All flowers must be received by August 1, 2014 to be a part of the garden. I hope that you will send some in!

Wanted! Open Studios & Make It University!(TM) Artists for Chicago Quilt Festival!

Catherine Redford

Above: Catherine Redford demonstrating how she makes colorful fabric bowls and table runners using scraps of brightly hued batik fabrics.

 

We’ve begin the application process seeking artists wanting to demonstrate in Open Studios and or wanting to teach an hour-long workshop at Make It University!(TM) at our Chicago Quilt Festival, June 19-21, 2014!  If you are interested in either of these opportunities, you can learn more by clicking each of the links in the sidebar to the right. (For those reading this post on a mobile device, scroll to the bottom and you will see the two links.)

Simply click the links, print the PDF files, enter your Open Studios or Make It University!(TM)  ideas, and send them back to me per the instructions. Deadline for both applications is April 7, 2014.

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Cheryl Sleboda

Above! Cheryl Sleboda delighting attendees with her LED-lit art quilts.

Happy Monday, everyone!

What does a case of Aurifil thread have to do with Superbowl Sunday? Why, a giveaway of course!

Denver-Broncos-vs.-Seattle-Seahawks

BLOG UPDATE: February 3, 2014

Congratulations to the Seattle Seahawks and to Kathy Aho in Minnesota. Please email me your address at pokeybATquilts.com so I can ship you the case of Aurifil thread! Congratulations!

With Superbowl Sunday fast approaching, I’m gathering all of my materials for a day filled with quilting whilst munching on fattening football fare. I had hoped it would be a San Francisco 49ers vs. New England Patriots matchup, but alas, it wasn’t meant to be, but there’s always next year! In the meantime, I am rooting for the Seahawks, simply because of this guy:

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Fellow San Francisco native, Pete Carroll, former coach of the New England Patriots and an all-around good guy.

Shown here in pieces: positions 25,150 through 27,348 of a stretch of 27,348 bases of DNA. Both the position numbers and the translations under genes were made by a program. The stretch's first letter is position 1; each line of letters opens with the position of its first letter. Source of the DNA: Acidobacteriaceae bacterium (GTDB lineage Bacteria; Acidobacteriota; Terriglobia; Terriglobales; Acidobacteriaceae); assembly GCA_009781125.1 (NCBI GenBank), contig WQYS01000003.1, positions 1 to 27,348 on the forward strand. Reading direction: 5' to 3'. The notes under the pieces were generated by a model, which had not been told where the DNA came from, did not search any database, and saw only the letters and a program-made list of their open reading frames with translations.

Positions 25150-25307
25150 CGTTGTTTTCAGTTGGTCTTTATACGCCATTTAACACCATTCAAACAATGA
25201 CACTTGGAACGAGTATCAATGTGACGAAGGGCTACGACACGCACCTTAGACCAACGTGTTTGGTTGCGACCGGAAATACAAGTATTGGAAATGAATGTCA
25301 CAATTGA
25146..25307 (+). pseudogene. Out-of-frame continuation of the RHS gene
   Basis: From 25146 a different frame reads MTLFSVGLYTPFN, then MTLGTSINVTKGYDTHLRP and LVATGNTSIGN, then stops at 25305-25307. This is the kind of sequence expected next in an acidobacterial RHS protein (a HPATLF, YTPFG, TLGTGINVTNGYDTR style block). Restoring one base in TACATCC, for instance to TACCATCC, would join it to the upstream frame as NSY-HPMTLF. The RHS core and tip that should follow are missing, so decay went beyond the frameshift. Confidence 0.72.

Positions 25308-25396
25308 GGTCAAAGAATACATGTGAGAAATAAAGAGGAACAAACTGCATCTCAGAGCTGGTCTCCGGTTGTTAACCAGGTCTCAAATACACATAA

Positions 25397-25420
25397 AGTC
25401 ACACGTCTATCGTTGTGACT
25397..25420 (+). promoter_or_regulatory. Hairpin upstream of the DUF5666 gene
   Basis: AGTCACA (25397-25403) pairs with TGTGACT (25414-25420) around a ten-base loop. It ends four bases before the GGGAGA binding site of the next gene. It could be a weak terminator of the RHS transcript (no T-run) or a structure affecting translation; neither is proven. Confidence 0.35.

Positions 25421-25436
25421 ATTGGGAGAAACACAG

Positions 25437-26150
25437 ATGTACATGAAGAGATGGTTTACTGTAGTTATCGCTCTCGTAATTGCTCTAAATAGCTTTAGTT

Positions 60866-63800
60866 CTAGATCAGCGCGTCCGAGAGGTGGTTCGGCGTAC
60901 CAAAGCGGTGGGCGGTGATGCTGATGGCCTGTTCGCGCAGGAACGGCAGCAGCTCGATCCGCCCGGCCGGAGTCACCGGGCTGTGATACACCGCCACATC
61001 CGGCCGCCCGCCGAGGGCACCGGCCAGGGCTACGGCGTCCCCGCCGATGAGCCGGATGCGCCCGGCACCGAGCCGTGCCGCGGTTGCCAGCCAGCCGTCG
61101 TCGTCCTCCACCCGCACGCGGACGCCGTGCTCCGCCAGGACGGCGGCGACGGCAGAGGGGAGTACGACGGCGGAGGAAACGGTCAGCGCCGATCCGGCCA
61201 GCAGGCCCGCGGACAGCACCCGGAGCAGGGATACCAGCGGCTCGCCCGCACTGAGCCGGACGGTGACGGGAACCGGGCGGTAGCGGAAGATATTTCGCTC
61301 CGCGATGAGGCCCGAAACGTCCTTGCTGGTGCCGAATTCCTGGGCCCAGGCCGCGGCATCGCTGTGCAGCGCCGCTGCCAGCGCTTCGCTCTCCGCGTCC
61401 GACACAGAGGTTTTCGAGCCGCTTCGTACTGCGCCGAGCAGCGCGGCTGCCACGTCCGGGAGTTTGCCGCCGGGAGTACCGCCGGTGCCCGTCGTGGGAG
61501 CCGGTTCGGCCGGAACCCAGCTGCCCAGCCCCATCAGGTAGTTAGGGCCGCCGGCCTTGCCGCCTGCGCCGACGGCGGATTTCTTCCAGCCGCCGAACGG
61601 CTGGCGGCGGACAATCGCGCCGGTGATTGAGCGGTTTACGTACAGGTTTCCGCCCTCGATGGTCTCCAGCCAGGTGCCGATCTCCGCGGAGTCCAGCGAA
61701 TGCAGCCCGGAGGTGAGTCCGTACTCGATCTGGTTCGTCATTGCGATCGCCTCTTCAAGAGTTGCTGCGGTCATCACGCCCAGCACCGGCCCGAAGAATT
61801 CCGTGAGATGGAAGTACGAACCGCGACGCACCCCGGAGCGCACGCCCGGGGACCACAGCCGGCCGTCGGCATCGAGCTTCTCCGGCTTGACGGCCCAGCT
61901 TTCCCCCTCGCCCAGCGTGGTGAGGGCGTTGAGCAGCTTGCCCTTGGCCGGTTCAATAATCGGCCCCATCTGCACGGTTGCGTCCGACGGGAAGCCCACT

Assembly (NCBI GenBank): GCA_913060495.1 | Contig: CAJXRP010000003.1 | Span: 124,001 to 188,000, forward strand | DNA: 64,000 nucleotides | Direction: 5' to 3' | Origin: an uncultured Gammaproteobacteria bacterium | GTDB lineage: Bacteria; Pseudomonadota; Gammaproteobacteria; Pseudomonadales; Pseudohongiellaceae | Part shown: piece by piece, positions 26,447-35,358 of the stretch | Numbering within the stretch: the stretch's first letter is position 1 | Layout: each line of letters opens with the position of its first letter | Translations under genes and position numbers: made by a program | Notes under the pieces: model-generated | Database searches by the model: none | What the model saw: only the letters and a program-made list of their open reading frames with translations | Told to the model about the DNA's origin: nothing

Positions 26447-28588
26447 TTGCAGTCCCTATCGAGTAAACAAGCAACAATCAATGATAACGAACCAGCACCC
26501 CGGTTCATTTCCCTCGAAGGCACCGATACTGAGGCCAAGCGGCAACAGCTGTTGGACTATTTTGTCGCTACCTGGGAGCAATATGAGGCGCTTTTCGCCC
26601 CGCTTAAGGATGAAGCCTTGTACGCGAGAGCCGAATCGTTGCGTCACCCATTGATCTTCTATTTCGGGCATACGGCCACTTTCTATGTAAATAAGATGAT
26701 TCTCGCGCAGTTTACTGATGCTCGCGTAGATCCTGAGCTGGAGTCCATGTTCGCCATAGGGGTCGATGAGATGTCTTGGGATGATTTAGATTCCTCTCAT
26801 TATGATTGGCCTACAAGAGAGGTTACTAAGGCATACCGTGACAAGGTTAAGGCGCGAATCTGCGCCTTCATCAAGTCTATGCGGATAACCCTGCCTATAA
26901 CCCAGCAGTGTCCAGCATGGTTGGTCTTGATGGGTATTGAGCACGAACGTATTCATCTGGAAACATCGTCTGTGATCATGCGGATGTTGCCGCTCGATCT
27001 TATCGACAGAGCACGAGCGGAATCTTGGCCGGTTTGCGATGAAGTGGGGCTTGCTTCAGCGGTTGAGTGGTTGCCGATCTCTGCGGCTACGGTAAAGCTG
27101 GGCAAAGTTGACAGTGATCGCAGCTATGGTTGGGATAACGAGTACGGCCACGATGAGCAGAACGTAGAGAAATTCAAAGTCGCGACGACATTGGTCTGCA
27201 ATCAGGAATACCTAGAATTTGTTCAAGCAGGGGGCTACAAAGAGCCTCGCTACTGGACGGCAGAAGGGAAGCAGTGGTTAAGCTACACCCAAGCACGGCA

I thought it would be fun to do a little giveaway before the Big Game, with swag that Aurifil generously gave me over the holidays:

Case

Check out what’s inside!

Inside

Here is how this giveaway will work:

1. In the comments area tell me which team you think will win on Sunday.

2. Then I will take those who accurately predicted the winning team, and randomly select a winner on Monday.

So…who do you think will win the Superbowl?

Quilt!Knit!Stitch! Call for Entries Announced!

It’s certainly freezing outside for much of the country, Houston included, which means there is no better reason to stay home and quilt…or knit/crochet!

Q!K!S!_large
We have a couple of exhibit opportunities we recently announced for our premier edition of Quilt!Knit!Stitch! in Portland, OR, August 14-16, 2014 that I wanted to point out in my blog (click the links below for all the details):

1. Coming Up Roses!

“Roses have deep and various meanings in our culture. Some would say they represent innocence, beauty, and/or love. Some would say they are symbolic of the Virgin Mary or that they are the national flower of England. Some roses are red, some roses are yellow, some have thorns, and some have none. The different types of roses, when gifted, hold different meanings to the recipient. The smell of a rose can spark different feelings and memories in a person. What do you think of when you think of roses? How do they make you feel? What does a rose symbolize to you?”

2. Grandmother’s Purls 

“Grandmother’s Purls will be the showcase for contemporary international knit and crochet pieces that feature a modern spin on vintage patterns or techniques. This year’s exhibit will interpret the “feather and fan” pattern.”

I hope you will consider entering and will help me spread the word!

Also, congratulations to Christina Keys for winning the skeins of threads from last week’s post. Please email me at pokeybATquilts.com and I’ll post these in the mail to you ASAP!

In honor of TGIF, I’m giving away free skeins!